If you do not get that right, you end up with information that is not complete in your masters and substandard insights. Similarly, if you end up with duplications, you will not get actionable insights, such as data on your biggest suppliers and your procurement patterns. That is where Infomate comes in. In each of these areas, we look to bring in SAP or ERP best practices to eliminate as much manual work as possible and ensure that the controls are optimized. You need to make sure that the controls and segregation of duties are in place.

First, let us talk about a company wanting to implement an ERP system. How should they approach it and ensure they invest in something that best suits their needs?

I am intimately familiar with this because I was part of the core team of project Excalibur that implemented SAP across the JKH Group in 2004 and subsequently been part of many different implementation projects. So, the first thing is to choose the right ERP platform for your business.

It should not be a status symbol because then you can end up with something too expensive or ill-suited to your business. Picking the right fit, and the right ERP for your business is key. Look at the long term cost of ownership of the system. Because you have licenses, you need support, you need maintenance. That is something that some companies do not factor in. They look at the initial investment, but they do not factor in the year on year costs.

Next, you need to consider the right implementation partner. It is especially important to get people with local experience. Many ERP projects here and overseas fail at this stage because of the implementation partner.

Get the right people with expertise on the ground level who have an impressive record. Diligently interview the consultants because it comes down to the individual consultants. Consider their brand name but also drill down to their individual CVs and the scope and outcomes of past projects. Then you need to get the right core team from your company who will collaborate with the consultants to make sure that the objectives of setting up an ERP system translate properly into your business.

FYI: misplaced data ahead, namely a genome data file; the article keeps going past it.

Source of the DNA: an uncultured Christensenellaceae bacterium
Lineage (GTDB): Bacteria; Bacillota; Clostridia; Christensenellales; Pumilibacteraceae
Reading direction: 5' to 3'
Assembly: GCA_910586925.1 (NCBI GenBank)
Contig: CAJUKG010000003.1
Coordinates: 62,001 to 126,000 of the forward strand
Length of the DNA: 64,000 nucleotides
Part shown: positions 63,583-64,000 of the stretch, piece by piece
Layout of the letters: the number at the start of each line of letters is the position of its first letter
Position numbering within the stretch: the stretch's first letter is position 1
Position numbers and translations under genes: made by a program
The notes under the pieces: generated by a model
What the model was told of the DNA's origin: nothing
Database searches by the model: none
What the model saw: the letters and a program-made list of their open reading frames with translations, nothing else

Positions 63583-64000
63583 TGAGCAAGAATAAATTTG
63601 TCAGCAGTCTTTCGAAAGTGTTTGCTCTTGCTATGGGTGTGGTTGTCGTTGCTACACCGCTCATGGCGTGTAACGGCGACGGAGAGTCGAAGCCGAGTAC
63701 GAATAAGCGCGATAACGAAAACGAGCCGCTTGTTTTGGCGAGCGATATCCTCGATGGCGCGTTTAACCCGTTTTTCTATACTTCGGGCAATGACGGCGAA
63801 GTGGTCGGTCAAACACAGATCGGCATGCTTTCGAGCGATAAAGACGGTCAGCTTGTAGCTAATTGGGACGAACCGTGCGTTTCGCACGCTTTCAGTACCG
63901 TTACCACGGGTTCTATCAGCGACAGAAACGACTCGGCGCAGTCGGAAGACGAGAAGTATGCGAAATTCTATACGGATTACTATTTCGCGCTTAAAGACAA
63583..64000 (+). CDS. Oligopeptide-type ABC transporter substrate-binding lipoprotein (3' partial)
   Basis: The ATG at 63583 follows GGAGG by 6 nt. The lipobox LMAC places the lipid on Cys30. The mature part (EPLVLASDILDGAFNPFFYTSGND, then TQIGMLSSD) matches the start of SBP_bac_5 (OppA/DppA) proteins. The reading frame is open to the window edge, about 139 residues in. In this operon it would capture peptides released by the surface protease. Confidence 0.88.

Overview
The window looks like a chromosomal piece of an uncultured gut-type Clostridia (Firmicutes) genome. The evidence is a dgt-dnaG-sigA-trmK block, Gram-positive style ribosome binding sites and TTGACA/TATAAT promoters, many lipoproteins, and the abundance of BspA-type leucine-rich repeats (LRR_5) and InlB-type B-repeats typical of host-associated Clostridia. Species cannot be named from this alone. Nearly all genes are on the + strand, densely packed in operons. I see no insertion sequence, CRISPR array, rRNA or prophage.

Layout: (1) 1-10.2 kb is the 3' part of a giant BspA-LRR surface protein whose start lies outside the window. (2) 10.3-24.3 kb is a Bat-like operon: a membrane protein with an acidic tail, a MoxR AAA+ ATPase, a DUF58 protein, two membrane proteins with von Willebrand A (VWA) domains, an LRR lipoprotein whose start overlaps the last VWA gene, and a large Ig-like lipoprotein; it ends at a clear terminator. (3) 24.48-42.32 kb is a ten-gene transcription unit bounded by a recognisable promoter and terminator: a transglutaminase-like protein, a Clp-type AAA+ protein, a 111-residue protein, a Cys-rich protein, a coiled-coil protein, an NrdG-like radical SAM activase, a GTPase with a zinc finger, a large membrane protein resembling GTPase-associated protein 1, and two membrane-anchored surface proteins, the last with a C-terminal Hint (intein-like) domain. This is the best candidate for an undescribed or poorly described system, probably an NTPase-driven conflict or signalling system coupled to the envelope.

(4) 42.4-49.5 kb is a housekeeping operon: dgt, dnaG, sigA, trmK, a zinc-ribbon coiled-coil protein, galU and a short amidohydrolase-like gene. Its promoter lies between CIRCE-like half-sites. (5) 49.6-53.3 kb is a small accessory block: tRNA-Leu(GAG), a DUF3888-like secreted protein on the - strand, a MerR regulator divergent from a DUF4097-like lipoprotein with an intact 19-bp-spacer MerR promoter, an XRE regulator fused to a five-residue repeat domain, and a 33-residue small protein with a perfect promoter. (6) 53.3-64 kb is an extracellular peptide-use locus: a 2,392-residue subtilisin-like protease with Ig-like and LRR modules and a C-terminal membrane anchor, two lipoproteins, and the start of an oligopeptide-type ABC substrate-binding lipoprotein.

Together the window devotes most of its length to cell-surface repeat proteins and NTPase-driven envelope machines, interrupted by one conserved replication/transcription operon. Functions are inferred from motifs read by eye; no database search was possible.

Avoid rushing a project. Setting timelines for an ERP installation and implementation is not the best approach, it is often impractical and leads to half-baked results. You are investing in an expensive system, something you are going to work with for at least two decades. You need to get it right.

And thereafter, think about your model. Now you are implementing a Rolls Royce of a system or a Ferrari of a system. And very often, once it is implemented and assume that it has been implemented well, you must make sure that it runs efficiently, and it runs optimally. And for that, you need sophisticated users. System insights and what you get out of the system is only as good as the information that goes into it.

And here again, I have seen problems, and this is where Infomate has built expertise around adding a lot of value to our customers because we make sure that the users are professionally trained, that we have SOPs (standard operating procedures), quality of inputs, standardised ways of accounting for every transaction.

Too often, users are only interested in the outcome that they want. What could happen sometimes, in the haste to just get their work done at a business unit level, or a divisional level, we sacrifice information that the corporate centre would require. Finally, what happens is at the centre, they are stuck and then they start resorting to using and pouring over Excel sheets. A humorous illustration was given to me by a consultant many years ago, which I found universally true, is that the best ERP system is Excel! Many companies run sophisticated and expensive ERP systems, but all the reporting is done on Excel! It is not the fault of ERP, but that of inadequately trained and ill-equipped people using the system.

There are wonderful functionalities and features that ERP systems like SAP offer, including electronic bank reconciliations, automatic payment transactions, and robotic process automation, and all these make it much more efficient, more cost-effective, more accurate, and timely. But it requires a bit of investment in time and training. This is why you need to get the right people with the right knowledge to be able to get the best out of the system.

What are the common challenges or pitfalls one should avoid when implementing an ERP solution?